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Submitted by Scott Cleland on Wed, 2008-04-30 13:57
Google deserves some bona fide kudos from me for blogging yesterday with some very sound and practical advice about how their users or anyone who reads their blog - could avoid getting hooked/scammed by fraudsters.
However, I was surprised that they did not choose to link to other sites in and out of government that could also be useful to consumers looking to protect themselves better.
I was also surprised it took a month for Google to say anything about how users could better protect themselves from new fraud scams that were exploiting weaknesses in Google's search engine protections so that Google was unwittingly offering up scam pages as part of their search results.
Submitted by Scott Cleland on Wed, 2008-04-30 12:40
Tom Sydnor of the Progress and Freedom Foundation has done a brilliant analysis of Professor Larry Lessig's book "Free Culture" in the important context of Professor Lessig's other works.
Let me highlight some gems:
First, his conclusion:
Submitted by Scott Cleland on Tue, 2008-04-29 10:02
I had meant to comment earlier on the FT's front page story last week on: "Google resolve crumbles on 'cookies' pledge."
The intro sentence says it all:
I can't say I am surprised -- as the old adage goes, a leopard doesn't change its spots.
Submitted by Scott Cleland on Fri, 2008-04-25 11:24
Anyone who considers themselves religious should read Red State's illuminating and shocking post, which documents an anti-Christian discriminatory bias by Stanford Law Professor Larry Lessig and his extremely close ally -- Google.
WARNING: Christians will find the one-minute-fifty-second video that Mr. Lessig shows to a laughing Google audience, sacrilegious, offensive, and disturbing.
Submitted by Scott Cleland on Wed, 2008-04-23 18:15
National Public Radio's All Things Considered" did a great 5 minute segment on: "Some Libraries Shun Google in Book Battle."
The story is set up as who should control the world's future virtual libraries as libraries and Google rush to digitize the world's books?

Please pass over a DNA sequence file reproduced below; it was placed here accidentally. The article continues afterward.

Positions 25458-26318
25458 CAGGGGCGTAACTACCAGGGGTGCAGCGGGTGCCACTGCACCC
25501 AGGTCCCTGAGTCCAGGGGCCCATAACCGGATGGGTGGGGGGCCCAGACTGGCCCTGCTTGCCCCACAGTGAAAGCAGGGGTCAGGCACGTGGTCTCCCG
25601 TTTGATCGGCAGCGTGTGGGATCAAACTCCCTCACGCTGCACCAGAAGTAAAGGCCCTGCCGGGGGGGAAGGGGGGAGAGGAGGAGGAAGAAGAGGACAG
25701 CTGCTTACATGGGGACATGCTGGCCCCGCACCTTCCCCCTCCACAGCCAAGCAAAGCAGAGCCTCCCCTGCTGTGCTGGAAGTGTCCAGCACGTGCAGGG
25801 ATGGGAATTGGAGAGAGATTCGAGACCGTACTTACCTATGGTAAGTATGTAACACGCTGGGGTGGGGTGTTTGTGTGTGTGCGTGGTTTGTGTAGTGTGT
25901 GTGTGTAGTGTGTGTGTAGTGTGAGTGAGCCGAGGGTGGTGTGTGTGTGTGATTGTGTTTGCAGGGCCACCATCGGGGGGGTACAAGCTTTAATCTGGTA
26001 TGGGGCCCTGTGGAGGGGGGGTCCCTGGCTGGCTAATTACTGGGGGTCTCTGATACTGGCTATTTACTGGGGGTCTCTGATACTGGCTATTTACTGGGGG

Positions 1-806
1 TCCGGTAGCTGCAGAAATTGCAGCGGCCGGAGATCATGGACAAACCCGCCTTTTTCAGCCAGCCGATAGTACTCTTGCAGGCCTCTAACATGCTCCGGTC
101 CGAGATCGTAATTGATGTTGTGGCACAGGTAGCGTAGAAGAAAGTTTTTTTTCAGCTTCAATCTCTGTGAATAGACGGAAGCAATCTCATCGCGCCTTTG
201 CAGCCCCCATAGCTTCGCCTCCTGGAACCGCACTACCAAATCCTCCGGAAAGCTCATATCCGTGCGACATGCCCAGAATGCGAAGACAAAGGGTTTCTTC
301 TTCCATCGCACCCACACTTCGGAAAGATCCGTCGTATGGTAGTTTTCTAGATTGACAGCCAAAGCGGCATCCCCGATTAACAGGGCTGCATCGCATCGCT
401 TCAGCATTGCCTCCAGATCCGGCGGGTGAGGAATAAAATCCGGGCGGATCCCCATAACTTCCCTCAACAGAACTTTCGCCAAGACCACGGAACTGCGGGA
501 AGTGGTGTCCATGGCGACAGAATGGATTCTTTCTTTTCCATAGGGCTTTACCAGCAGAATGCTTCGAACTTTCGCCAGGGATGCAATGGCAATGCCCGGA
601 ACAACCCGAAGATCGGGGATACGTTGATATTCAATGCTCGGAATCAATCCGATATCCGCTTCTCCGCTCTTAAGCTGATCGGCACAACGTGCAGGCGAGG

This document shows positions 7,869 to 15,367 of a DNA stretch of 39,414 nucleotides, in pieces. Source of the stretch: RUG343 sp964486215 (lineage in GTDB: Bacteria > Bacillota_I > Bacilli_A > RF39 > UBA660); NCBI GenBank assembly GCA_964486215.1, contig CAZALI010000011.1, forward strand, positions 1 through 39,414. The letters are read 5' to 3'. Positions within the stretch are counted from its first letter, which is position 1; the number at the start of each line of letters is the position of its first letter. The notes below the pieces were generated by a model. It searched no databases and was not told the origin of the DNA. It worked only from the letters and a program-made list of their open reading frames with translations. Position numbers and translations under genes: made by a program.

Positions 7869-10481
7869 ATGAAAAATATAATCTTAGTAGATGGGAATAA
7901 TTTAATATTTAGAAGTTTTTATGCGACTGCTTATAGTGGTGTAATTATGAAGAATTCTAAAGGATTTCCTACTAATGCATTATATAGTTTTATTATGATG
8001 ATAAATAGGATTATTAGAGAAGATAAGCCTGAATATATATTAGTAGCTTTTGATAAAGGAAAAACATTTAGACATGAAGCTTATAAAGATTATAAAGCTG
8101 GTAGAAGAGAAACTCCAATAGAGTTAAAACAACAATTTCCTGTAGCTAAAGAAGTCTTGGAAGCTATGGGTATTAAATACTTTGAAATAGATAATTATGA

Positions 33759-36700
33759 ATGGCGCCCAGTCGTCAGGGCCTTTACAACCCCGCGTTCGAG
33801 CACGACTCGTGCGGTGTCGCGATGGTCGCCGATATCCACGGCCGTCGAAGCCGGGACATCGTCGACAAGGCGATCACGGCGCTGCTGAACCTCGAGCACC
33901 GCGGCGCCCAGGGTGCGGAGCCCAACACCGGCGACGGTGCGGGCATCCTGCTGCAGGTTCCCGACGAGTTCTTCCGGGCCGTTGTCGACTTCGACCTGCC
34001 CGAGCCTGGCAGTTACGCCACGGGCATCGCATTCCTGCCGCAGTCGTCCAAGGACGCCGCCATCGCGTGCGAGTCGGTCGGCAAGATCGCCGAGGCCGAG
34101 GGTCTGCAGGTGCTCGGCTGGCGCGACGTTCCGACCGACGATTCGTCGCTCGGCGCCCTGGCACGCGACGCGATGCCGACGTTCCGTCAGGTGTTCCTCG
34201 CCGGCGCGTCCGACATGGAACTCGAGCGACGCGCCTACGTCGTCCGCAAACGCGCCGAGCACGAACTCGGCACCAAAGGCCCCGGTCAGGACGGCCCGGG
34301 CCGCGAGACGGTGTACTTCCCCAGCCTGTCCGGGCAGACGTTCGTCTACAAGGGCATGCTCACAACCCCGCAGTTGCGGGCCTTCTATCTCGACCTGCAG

I note this story because these libraries are a spontaneous and very real grass roots response to Google's megalomaniacal mission: to organize the world's information and make it universally available and useful."
Google should take note. Here is a grass roots rebellion brewing from their left flank, which looks un-willing to be bought off by Google to go away.
Don't miss -- FCC's McDowell: why engineering problems should be solved by engineers not bureaucratsSubmitted by Scott Cleland on Fri, 2008-04-18 15:46
The wisdom and clarity of thought prize at the FCC's enbanc hearing at Stanford goes to --- FCC Commissioner Robert McDowell!
I urge you to take a few moments and read the following excerpt from Commissioner McDowell's statement yesterday -- it really gets to the heart of the matter of what the appropriate role is for the FCC in broadband network management issues.
"...In their joint press announcement, Comcast and BitTorrent expressed the view that “these technical issues can be worked out through private business discussions without the need for government intervention.”
Submitted by Scott Cleland on Thu, 2008-04-17 21:49
Clearly the market badly under-estimated Google's strength and resilience in a slowing economy given the ~17% leap in Google's stock price in after hours trading.
What I find most interesting is I don't think that the market yet understands what a growth kicker the DoubleClick acquisition will be for Google going forward. Google was coy about it and did not connect-the-dots for investors -- that they clearly see.
Submitted by Scott Cleland on Thu, 2008-04-17 20:32
Google co-founder Sergy Brin, one of Google's most avid net neutrality proponents, candidly admitted today in Google's 1Q08 earnings call with investors, that Google "improved" its international search quality by "demoting non-country search results" on Google's improved country home pages.
This is interesting for a few reasons.
Submitted by Scott Cleland on Tue, 2008-04-15 12:11
Neil Berkett, CEO of Virgin Media, Britain’s second-largest broadband provider, “called the principle of network neutrality—all content being delivered equally to all users—"a load of bollocks" per eWeek’s article: “Virgin Media may ignore network neutrality.”
After looking up the definition of “bollocks,” it is clear that his comments colorfully echo some of the same sentiments in America that prompted Google to work with Moveon.org to organize SaveTheInternet and ItsOurNet (the predecessor to the Open Internet Coalition) and manufacture the net neutrality issue out of whole cloth.
The comments and the article are a powerful reminder of the fantasy corporate welfare economics of net neutrality, where users are expected to bear all the costs of video distribution for companies like Google and Amazon.
Google's conflicts continue to keep Google users in the dark on their growing vulnerability to fraudSubmitted by Scott Cleland on Mon, 2008-04-14 18:21